oli

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quote:
How can 30 PSI be right for both the back and front of my Cavalier?
Because both axles will have approximately the same weight/load when all seats are filled and there is a couple of hundred pounds of luggage in the trunk. Almost everybody here seems to be forgetting the fact that the recommended pressures are for a FULLY loaded vehicle. And then they want to go even higher than the recommended pressures even though most of their driving is with a mostly empty vehicle. Too many people equate a quicker initial steering reponse as "better" handling. And while this may be the case for "some" maneuvers such as a quick lane change on dry roads, higher pressures are not going to allow more grip in corners especially on slippery or rough surfaces. I prefer to use the proper pressure for the load based upon the load/inflation tables.
 

oli

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Load/inflation tables for car tires (actually all tires) are maintained and published by The Tire And Rim Association. Their year book costs $70+. The tables along with much other tire/wheel/vehicle application info is REpublished every year by Tire Guides Inc. tireguides.com. Cost= $16. Most "good" tire stores/dealers will have a recent edition and sometimes some older ones kicking around to look at. The newest one that I have is from 1999. I got it in 2001. I asked my tire dealer if he had any old ones that might be on their way to the recycling bin. You can find LT and truck tire tables on line but I've never seen a full P tire list on line.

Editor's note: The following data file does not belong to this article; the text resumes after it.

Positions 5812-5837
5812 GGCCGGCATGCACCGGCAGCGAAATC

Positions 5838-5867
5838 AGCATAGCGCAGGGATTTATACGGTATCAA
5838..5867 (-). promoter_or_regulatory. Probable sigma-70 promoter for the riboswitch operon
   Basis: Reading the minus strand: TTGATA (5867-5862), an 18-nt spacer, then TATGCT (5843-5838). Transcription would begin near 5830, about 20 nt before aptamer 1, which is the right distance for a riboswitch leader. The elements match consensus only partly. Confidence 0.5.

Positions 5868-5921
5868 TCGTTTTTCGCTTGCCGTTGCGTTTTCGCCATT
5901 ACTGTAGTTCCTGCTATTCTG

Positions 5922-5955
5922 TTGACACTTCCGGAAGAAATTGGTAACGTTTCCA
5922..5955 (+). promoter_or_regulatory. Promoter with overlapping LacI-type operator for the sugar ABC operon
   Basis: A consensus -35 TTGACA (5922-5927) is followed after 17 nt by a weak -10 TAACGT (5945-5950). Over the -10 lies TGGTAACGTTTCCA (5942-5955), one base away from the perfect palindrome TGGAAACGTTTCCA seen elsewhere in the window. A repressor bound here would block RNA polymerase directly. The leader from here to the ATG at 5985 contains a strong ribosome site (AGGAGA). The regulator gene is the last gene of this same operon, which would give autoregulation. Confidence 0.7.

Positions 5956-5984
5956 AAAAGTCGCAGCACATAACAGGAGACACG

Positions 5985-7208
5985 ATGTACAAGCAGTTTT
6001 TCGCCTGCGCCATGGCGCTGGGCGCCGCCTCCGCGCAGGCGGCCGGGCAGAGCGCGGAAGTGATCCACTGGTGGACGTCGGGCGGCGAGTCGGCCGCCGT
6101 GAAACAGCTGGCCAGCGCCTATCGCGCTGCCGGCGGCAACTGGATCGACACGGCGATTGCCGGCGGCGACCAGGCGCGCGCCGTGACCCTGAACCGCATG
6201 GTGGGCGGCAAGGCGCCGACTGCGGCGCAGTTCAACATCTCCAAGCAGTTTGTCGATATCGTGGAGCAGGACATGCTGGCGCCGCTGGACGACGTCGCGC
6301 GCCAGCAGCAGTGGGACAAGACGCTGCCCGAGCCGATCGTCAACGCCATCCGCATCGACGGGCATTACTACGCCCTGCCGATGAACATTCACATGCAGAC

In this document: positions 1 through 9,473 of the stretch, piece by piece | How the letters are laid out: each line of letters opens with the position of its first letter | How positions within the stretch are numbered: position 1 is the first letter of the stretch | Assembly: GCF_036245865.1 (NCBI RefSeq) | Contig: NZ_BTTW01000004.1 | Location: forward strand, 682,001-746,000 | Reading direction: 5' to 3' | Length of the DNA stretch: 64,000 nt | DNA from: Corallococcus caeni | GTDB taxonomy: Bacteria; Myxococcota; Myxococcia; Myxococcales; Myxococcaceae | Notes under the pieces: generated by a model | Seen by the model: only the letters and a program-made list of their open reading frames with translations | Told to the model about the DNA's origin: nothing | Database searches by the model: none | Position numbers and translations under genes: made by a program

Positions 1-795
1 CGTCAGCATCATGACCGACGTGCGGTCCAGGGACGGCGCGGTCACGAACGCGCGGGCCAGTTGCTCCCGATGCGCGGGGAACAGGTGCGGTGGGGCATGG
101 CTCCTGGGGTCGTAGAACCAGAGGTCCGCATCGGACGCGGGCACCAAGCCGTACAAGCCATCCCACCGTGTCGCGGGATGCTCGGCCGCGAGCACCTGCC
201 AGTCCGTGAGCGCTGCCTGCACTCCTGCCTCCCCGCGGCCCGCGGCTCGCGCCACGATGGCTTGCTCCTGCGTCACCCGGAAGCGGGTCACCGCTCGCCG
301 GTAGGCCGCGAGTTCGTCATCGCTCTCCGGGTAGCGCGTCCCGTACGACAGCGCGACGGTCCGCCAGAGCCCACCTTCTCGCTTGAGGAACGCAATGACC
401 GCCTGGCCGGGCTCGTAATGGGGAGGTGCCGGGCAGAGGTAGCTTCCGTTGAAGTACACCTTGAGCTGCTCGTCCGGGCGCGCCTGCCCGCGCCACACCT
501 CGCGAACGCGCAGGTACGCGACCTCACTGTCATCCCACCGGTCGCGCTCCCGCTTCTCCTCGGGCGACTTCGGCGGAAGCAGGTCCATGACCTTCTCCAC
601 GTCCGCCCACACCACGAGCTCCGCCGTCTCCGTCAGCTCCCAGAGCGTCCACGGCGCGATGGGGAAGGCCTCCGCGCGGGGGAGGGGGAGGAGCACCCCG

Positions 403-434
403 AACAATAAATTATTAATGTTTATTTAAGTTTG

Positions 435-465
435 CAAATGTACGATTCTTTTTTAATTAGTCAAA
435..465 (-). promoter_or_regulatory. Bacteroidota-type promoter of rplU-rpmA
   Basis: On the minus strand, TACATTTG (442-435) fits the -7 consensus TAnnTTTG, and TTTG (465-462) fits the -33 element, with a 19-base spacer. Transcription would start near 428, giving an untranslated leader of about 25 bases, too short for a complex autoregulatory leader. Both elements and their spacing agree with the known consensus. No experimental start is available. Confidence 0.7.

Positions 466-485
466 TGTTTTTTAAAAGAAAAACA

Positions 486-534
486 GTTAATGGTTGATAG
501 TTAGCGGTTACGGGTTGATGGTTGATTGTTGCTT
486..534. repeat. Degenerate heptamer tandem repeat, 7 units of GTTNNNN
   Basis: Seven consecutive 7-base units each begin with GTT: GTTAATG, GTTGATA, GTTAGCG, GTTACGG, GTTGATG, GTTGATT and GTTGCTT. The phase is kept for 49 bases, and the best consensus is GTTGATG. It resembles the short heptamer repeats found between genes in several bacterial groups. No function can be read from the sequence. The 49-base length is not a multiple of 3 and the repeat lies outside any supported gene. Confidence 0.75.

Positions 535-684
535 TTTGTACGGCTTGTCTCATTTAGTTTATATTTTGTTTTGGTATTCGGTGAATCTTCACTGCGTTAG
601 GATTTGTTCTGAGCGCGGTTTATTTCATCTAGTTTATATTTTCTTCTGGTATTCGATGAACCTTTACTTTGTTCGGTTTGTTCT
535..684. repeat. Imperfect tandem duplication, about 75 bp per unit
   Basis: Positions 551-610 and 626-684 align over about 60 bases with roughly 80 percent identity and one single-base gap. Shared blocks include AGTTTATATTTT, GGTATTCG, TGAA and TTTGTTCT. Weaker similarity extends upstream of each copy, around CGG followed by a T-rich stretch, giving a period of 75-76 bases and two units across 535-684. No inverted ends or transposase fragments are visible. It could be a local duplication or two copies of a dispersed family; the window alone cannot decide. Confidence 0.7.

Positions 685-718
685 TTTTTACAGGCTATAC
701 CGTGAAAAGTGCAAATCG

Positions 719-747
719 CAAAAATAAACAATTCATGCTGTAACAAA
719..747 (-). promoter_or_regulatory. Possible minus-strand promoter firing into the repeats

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quote:
How can 30 PSI be right for both the back and front of my Cavalier?